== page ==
All of the mostly young Norwegian activists gathered in the Roedt party meeting room were steeped in US politics. Someone asked Winnie about other major political figures in the US. She asked the room to see how many people have heard of Elizabeth Warren, and nearly every hand shot up.
After the training, we headed to a cafe nearby to hear about the current state of play in Norwegian politics. In its current incarnation, the Roedt Party formed in 2007, and has been growing quickly in the past few years. Since 2013, formal membership has roughly doubled. The party's new young leader, Bjørnar Moxnes, has attracted scores of millennials to join its ranks, sparking "Bjørnie" comparisons. Roedt politicians currently hold ten county council seats nationwide and have 80 municipal representatives, and they're hoping that the upcoming election on September 11 is their chance to break through a key threshold that will allow them to gain eight seats in the legislature.
Although the Norwegian welfare state is still light years ahead of the fraying social safety net in America, Norway has not entirely been insulated from the consequences of 30 years of neoliberal capitalism around the world. The proportion of children growing up in poverty is on the rise, and women earn 15 percent less than their male counterparts. Housing costs are increasing steeply and many young Norwegians find themselves having to work two jobs to pay rent.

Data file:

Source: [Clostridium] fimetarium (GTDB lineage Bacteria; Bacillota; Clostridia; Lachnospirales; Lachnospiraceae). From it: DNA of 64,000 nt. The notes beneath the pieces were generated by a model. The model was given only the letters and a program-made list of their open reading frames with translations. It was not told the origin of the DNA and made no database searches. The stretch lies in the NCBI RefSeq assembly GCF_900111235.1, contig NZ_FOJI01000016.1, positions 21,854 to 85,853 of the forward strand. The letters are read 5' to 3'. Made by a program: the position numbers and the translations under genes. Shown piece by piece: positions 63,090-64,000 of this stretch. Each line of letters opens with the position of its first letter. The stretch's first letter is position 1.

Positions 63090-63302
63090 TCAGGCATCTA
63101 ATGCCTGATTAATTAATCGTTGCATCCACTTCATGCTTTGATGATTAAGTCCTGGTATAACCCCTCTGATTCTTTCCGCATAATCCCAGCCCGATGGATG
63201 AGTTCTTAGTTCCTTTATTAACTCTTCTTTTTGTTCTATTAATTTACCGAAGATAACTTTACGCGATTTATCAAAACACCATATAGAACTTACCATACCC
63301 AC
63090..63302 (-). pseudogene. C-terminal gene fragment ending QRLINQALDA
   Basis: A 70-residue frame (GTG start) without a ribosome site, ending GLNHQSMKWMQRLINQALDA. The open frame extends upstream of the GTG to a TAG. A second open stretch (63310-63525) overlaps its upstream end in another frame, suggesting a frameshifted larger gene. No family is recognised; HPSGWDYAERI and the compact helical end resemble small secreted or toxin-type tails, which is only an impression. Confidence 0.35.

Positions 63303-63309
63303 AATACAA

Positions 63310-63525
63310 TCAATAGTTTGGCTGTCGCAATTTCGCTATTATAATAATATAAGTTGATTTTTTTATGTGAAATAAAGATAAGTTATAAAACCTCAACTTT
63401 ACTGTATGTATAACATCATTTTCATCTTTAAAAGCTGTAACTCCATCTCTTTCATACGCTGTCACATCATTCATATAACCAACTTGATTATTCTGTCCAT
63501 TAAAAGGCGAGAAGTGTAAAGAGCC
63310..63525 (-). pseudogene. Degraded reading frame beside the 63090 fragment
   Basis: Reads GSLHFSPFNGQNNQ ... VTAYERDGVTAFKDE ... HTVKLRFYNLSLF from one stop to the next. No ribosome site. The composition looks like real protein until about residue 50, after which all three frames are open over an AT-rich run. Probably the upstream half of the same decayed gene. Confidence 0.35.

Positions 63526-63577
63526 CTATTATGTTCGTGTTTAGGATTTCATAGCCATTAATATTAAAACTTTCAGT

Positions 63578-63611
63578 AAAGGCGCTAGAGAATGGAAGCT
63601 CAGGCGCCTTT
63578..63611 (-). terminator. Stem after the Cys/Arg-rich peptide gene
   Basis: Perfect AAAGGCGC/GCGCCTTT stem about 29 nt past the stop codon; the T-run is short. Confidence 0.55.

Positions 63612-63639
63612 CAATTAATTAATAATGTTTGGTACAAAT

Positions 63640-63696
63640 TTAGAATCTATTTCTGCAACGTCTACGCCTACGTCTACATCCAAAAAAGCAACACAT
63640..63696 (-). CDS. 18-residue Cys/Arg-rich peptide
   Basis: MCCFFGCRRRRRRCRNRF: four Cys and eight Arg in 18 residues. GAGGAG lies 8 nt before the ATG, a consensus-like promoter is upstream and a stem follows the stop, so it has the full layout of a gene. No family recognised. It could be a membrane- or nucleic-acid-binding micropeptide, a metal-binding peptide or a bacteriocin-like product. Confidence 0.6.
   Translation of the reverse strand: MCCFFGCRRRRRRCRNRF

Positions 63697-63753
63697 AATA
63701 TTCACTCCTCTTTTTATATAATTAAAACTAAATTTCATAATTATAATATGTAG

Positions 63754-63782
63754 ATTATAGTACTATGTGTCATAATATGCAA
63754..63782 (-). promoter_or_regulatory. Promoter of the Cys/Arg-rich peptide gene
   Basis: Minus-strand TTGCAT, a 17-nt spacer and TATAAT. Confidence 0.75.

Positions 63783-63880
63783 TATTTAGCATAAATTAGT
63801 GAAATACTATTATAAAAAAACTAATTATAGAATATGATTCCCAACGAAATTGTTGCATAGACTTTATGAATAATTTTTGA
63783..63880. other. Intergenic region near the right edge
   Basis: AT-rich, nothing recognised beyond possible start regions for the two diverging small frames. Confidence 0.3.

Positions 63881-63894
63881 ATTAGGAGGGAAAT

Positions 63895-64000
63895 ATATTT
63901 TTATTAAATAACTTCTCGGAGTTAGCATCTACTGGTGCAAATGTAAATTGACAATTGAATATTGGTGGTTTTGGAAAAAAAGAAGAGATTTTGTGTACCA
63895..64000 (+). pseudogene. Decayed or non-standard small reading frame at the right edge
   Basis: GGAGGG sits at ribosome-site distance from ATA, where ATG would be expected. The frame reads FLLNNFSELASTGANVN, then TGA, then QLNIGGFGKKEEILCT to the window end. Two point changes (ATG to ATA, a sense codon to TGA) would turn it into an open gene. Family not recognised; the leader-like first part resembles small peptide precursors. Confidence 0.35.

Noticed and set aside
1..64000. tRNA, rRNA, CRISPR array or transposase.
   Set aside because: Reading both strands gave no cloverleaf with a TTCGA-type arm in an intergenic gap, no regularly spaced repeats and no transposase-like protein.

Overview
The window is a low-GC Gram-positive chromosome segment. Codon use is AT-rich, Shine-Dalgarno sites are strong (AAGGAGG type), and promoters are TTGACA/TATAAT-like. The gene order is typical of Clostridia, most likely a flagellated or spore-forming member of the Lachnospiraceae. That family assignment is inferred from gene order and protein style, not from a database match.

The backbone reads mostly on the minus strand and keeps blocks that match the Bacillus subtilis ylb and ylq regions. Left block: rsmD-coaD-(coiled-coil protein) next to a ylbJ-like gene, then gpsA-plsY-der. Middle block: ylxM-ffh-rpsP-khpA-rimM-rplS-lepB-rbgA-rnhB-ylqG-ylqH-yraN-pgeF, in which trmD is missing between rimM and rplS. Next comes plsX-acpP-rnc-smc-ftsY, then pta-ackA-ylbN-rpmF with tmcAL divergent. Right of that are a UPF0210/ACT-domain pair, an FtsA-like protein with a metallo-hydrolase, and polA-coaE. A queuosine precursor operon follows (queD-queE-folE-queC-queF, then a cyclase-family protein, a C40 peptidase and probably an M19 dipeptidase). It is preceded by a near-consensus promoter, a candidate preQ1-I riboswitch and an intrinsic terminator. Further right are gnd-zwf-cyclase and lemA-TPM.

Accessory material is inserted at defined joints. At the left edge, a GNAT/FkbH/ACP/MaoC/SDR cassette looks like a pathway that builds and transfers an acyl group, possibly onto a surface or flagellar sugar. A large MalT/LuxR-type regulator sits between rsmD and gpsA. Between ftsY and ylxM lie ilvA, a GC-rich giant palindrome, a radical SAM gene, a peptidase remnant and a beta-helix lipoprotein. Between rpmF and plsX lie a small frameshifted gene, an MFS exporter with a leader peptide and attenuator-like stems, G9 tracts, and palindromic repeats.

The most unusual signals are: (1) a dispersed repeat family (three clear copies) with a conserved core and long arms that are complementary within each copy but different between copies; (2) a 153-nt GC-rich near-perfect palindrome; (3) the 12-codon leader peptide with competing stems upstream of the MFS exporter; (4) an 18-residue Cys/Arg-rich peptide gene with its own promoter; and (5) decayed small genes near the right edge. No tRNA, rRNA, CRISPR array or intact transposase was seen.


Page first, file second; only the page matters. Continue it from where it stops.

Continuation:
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To address this deepening inequality, and the growing inclination of the Norwegian government to run the welfare state like a private enterprise, the Roedt party launched its "Inequality Norway" campaign with a series of redistributive policy demands. With the slogan "Community Works," Inequality Norway underscores the belief that a society based on cooperation and equality is fairer than a society based on capitalist competition.
The Roedt party has also increased in support in Oslo in particular campaigning to stop the privatization of city kindergartens; unlike primary and secondary schools, kindergartens in Norway are privately-run, which has recently led to the creation of kindergartens owned by large corporations financed by outside capital.
When we arrived at the outdoor festival in Kuba Park in downtown Oslo on a hot, glorious Saturday for our first panel on the main stage, it was only a few days after the dramatic and unexpected result in the U.K. general election.
There was a lot of excitement in the air about what might be on the horizon—not just about the possibility of Prime Minister Jeremy Corbyn sitting down with President Bernie Sanders within a few years' time, but more broadly about a new common sense rejection of austerity and inequality in favor of policies that ensure a decent standard of living for all.